This time of year, it’s easy to love Oregon’s food scene. Farmers markets—seemingly everywhere, every day—overflow. Restaurants that make Northwest crops their religion (or at least their business model) glory in the bounty from our fields and orchards. A short drive from Portland in just about any direction leads to a sweet apple grove or a vineyard gearing up for crush. In this special feature, we celebrate all that seasonal splendor. But we also meet some of the adventurous farmers and high-craft entrepreneurs who create the products and projects that drive Oregon food. We see how global trends influence what grows here (Korea is obsessed with our blueberries). And we check in on some of the ideas and issues that will shape our culinary landscape in the years to come. 

is for Ancient Heritage Dairy: The state’s most old-school cheese operation goes urban.

B is for Bacon: We round up our four favorite locally made strips for the ultimate DIY brunch:

From top to bottom: 

Laurelhurst Market Irish Bacon

This relative of Canadian bacon (a.k.a. pork loin) comes with a slice of fatback attached. It’s not as fatty or salty as belly bacon, and has a slightly toasted quality. 

Chop Bacon

Textbook belly bacon; super smoky, fruity, and juicy

Tails & Trotters Bacon

Thick-cut, hazelnut-finished pork, cured with a clove-nutmeg-cinnamon mix, aged for two to six weeks for a deeply porky, umami-rich, almost herbal flavor 

Pono Farms Jowl Bacon

Marvelously fatty, praline-sweet cheek bacon, soaked in a brown sugar brine for two weeks and smoked over cherry or apple wood



C is for Cider Boom: Introducing four new local heroes in the hard-cider revolution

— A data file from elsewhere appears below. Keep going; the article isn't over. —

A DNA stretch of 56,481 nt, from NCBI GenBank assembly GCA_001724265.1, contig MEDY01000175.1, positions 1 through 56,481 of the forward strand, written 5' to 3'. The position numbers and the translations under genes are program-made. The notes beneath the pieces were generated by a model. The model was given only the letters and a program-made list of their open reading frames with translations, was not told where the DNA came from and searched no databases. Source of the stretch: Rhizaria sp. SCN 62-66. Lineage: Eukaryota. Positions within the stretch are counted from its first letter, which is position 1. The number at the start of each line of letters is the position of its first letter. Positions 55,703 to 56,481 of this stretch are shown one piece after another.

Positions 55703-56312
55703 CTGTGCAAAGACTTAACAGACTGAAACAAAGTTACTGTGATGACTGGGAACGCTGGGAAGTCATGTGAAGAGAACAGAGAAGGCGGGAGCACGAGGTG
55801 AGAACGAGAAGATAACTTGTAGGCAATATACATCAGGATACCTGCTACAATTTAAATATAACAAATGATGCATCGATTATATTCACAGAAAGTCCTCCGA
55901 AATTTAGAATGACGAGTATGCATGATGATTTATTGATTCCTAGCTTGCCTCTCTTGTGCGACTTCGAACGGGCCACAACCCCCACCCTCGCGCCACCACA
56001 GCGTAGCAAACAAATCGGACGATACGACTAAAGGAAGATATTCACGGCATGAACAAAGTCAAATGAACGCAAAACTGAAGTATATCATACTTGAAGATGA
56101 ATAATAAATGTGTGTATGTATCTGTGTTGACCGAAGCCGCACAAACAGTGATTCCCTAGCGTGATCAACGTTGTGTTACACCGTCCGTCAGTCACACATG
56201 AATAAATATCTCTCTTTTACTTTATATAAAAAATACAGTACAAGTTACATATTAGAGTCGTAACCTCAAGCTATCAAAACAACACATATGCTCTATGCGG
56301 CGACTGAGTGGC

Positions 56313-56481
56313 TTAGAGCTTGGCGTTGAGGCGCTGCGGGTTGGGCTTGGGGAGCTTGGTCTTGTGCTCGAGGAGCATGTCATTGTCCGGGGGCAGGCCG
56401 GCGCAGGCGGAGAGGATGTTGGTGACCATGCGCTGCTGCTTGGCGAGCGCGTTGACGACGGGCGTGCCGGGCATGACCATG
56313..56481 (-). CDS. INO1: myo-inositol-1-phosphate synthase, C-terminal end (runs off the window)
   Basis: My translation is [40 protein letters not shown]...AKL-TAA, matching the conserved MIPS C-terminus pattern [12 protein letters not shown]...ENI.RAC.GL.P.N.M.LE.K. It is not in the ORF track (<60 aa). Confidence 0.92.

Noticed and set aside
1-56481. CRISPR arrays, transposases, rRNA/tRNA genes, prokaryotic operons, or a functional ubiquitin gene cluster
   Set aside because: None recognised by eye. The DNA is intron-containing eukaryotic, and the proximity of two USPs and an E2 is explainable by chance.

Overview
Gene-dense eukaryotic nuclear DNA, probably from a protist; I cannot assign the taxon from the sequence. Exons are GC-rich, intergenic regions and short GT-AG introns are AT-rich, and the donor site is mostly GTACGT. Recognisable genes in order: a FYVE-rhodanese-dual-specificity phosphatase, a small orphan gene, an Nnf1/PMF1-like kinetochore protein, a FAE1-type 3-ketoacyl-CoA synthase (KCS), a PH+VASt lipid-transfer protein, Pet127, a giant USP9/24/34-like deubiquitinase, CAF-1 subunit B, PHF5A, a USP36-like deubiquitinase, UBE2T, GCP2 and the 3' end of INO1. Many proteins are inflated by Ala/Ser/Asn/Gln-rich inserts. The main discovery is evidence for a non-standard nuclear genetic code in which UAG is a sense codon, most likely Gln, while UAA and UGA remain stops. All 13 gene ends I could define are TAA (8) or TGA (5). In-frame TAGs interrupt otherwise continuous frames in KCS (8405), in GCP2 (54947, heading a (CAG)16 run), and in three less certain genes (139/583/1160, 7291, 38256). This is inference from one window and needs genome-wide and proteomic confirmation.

Swift Cider’s CTZ Pineapple Dank Hop: Formerly sold as OutCider, Aidan Currie’s Northeast Portland cidery returns with a small but mighty line of cold-fermented, unfiltered, and unpasteurized hard ciders. This dry-hopped offering blends CTZ hops and organic pineapple juice to please even the most die-hard beer devotees.

Cider Riot!’s BurnCider: If you find most American-made ciders a bit too sweet, check out Abram Goldman-Armstrong’s offerings, inspired by the bone-dry ciders of England’s West Country, using Oregon-grown traditional English cider varietals and mouth-puckering wild apples.

Alter Ego Cider Original Off-Dry: Fermented by seasoned winemakers Anne Hubatch and Nate Wall at Southeast Portland’s new urban winery Coopers Hall, Alter Ego’s flagship off-dry cider has a touch of sweetness and tons of Northwest character.

Reverend Nat’s The Passion: Nat West is the king of blending traditional ciders with experimental flavors, from hops and apricots to ginger. Here, the Reverend adds a hefty dose of passion fruit for a tropical punch in the mouth.

D is for DeNoble: Tom DeNoble explains how DeNoble Farms, his Portland Farmers Market mainstay known for its Italian artichokes and addictive carrots (really!), stands out:

“The soil in Tillamook hadn’t been row-cropped for years. It was dairy, and between all those cows and the river floods, we have amazing soil. And then, 70 percent of everything we sell is harvested by me, my wife, or my kids. We’ve figured out how to pick at the height of flavor for the market. Being on the coast, where the salt water meets freshwater and a cool fog belt often comes in on really hot days, we often have flavors and varieties that no one else has.”

is for Elder Hall: Ned Ludd chef Jason French raised more than $60,000 on Kickstarter to fund a communal food hall behind his Northeast Portland restaurant. Elder Hall will serve as a space for meetings, lectures, tastings, intimate dinners, raucous parties, and teaching events, all focused on Portland’s farm-to-table and artisan-infused culinary culture. A full commercial kitchen also is in the works, along with food-centric children’s summer camps, butchery and cooking classes, and a series of “small suppers” that showcase local foodie talent. “There are a lot of event spaces in Portland,” French says, “but not many have a full kitchen and an attached chef.”